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One With Others

Karen Sherman's surprisingly funny, moving dance and text work was poetry in motion

Reviewed by Stacy Alexander Evans, Fri., May 2, 2014

Hands off: Joanna Furnans and Karen Sherman
Hands off: Joanna Furnans and Karen Sherman
Courtesy of Karen Sherman / Jeffrey Wells

Salvage Vanguard Theater, 2803 Manor Rd., April 26

Among the messages transmitted during Karen Sherman's arresting One With Others was this: "Only poets have it worse than dancers." In that case, Sherman and fellow performers Joanna Furnans and Don Mabley-Allen have it perhaps worst of all, as their brilliant articulation of the human experience was sheer poetry in motion. Incorporating text, narration, modern dance, and objets d'art, One With Others was a triumph on many fronts.

A visual delight, the show was notable for its fabulous shadow play, and lighting designer Carrie Wood is to be applauded for her virtuosity. Wood does what all talented artists do: She uses the tools of her trade to go beyond the quotidian and the literal. Seeing Mabley-Allen's shadow cast on two different surfaces at once, it was natural to meditate on the subject of duplicity. Indeed, what topic could be more germinal to the act of performance? As the poet Wallace Stevens noted, "Every man is like an actor's trunk, full of strange creatures, new & old."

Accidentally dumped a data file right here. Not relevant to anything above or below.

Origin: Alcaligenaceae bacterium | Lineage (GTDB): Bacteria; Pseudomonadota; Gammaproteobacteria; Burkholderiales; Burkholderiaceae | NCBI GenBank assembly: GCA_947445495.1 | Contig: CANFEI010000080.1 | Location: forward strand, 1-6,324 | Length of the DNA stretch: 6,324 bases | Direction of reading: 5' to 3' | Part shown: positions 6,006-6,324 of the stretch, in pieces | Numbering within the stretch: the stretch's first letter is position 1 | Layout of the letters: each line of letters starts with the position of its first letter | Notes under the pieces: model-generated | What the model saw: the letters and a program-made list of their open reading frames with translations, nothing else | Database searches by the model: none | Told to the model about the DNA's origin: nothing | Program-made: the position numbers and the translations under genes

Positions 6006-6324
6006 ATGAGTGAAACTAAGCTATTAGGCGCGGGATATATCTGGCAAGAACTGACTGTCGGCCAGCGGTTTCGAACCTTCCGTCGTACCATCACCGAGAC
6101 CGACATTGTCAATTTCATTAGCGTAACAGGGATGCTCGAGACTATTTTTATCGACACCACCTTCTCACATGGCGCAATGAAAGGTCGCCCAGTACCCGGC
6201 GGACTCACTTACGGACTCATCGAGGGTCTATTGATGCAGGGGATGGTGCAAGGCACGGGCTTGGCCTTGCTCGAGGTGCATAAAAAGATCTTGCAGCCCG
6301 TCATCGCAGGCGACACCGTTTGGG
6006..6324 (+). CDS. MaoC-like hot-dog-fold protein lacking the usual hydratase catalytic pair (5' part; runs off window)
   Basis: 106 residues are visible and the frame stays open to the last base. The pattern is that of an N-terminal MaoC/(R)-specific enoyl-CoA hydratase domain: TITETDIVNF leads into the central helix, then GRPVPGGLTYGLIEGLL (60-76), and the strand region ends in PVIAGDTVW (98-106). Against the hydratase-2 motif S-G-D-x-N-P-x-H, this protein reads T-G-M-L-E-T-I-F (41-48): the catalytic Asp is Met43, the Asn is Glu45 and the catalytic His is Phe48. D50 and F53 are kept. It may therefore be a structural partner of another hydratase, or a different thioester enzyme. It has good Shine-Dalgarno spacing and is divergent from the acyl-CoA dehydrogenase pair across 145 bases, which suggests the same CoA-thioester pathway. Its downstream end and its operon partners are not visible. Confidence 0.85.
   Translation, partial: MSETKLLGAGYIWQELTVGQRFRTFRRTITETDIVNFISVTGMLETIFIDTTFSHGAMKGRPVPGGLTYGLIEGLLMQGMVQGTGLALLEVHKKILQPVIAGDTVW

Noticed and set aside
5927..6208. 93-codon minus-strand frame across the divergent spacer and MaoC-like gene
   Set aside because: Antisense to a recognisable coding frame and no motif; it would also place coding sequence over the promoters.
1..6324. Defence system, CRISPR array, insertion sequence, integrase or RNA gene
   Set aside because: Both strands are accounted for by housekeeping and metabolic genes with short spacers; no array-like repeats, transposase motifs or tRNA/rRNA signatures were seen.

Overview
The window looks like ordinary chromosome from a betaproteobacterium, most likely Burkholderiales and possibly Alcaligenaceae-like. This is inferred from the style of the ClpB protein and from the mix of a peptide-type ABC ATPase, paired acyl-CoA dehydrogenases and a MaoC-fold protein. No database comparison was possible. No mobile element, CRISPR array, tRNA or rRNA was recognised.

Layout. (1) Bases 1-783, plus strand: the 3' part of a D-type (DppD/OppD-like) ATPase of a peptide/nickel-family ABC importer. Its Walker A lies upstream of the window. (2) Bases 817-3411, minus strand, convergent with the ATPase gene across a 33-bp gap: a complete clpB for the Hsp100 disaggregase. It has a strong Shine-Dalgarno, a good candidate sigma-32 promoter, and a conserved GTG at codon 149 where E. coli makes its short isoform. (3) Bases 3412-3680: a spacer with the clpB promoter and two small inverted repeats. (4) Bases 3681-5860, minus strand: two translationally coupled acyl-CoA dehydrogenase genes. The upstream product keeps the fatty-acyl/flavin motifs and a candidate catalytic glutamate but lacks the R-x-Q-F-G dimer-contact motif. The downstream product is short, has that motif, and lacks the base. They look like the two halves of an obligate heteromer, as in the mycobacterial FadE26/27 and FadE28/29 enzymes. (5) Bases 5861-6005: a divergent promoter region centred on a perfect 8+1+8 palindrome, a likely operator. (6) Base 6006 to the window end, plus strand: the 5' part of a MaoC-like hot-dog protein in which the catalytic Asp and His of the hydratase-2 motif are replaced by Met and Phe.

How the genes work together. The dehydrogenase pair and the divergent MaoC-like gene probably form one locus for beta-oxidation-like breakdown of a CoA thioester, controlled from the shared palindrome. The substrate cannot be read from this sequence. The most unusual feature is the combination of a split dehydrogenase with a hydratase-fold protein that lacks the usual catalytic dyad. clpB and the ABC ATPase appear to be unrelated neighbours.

When Sherman used a steaming-hot iron to apply a transfer to a shirt she was wearing, it was an Iggy Pop razor blade moment – and also a painful reminder of a not-so-distant past when such appliances often tethered women to undesirable domestic situations. Here, X marked the spot on Sherman's heart, but also on the performers' hands – hands that wanted to create art but were bound up in wooden contraptions that looked like flower presses. One imagines Renaissance sculptors like Michelangelo in a contemporary predicament: working on David in the wee hours after a shift at Home Depot. How does life in a post-patron world affect the artist and his or her work?

There was a recurring motif of futility – arms flailing against vertical surfaces, dancers leading each other around by their heads – yet the references were ironic since this work was moving, potent, and productive. One With Others was unquestionably cerebral but also surprisingly funny. Sherman's self-deprecating wit was endearing. Certainly one cannot be one with others if one is determined to stand apart, perched upon a pedestal waiting for the throng of admirers to arrive with fragrant bouquets.

"I hate Michael Douglas," said Sherman during a particularly amusing scene in which she acknowledged that she was aping the actor's turn in the film of A Chorus Line. "Who casts themselves as the person they hate?" Yet when all the world is our stage, we're all guilty of just such a crime – at least on occasion. In this moment, audience and performer were simpatico. As a published poet, Sherman making reference to the bard's plight was no doubt deeply personal, and, indeed, very little she said could be taken at face value. Her sophisticated use of language is what distinguished this show and practically guarantees a broad appeal beyond the realms of theatre and dance.

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